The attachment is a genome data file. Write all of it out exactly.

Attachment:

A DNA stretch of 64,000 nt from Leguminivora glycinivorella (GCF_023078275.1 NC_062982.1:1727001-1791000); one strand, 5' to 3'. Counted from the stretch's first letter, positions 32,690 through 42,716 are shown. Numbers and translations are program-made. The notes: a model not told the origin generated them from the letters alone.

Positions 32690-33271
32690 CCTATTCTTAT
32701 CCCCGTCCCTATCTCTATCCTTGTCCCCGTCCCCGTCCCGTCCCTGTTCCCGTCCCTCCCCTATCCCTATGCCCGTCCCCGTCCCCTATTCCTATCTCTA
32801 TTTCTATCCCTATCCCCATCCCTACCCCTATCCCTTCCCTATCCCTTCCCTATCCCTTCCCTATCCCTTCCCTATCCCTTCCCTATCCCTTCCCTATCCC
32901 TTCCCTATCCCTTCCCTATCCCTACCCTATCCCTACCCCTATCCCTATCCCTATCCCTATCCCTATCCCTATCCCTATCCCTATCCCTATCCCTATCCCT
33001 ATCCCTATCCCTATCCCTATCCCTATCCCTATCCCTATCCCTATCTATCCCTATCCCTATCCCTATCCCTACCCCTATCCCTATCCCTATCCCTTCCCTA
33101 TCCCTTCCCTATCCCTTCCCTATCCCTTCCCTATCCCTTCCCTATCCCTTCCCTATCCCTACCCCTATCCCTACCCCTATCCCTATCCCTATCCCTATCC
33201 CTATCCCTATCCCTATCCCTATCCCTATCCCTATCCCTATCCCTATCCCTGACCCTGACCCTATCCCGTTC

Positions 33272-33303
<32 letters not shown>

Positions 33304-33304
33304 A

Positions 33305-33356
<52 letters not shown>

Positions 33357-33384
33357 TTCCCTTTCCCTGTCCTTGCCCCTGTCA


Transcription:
A DNA stretch of 64,000 nt from Leguminivora glycinivorella (GCF_023078275.1 NC_062982.1:1727001-1791000); one strand, 5' to 3'. Counted from the stretch's first letter, positions 32,690 through 42,716 are shown. Numbers and translations are program-made. The notes: a model not told the origin generated them from the letters alone.

Positions 32690-33271
32690 CCTATTCTTAT
32701 CCCCGTCCCTATCTCTATCCTTGTCCCCGTCCCCGTCCCGTCCCTGTTCCCGTCCCTCCCCTATCCCTATGCCCGTCCCCGTCCCCTATTCCTATCTCTA
32801 TTTCTATCCCTATCCCCATCCCTACCCCTATCCCTTCCCTATCCCTTCCCTATCCCTTCCCTATCCCTTCCCTATCCCTTCCCTATCCCTTCCCTATCCC
32901 TTCCCTATCCCTTCCCTATCCCTACCCTATCCCTACCCCTATCCCTATCCCTATCCCTATCCCTATCCCTATCCCTATCCCTATCCCTATCCCTATCCCT
33001 ATCCCTATCCCTATCCCTATCCCTATCCCTATCCCTATCCCTATCTATCCCTATCCCTATCCCTATCCCTACCCCTATCCCTATCCCTATCCCTTCCCTA
33101 TCCCTTCCCTATCCCTTCCCTATCCCTTCCCTATCCCTTCCCTATCCCTTCCCTATCCCTACCCCTATCCCTACCCCTATCCCTATCCCTATCCCTATCC
33201 CTATCCCTATCCCTATCCCTATCCCTATCCCTATCCCTATCCCTATCCCTGACCCTGACCCTATCCCGTTC

Positions 33272-33303
<32 letters not shown>

Positions 33304-33304
33304 A

Positions 33305-33356
<52 letters not shown>

Positions 33357-33384
33357 TTCCCTTTCCCTGTCCTTGCCCCTGTCA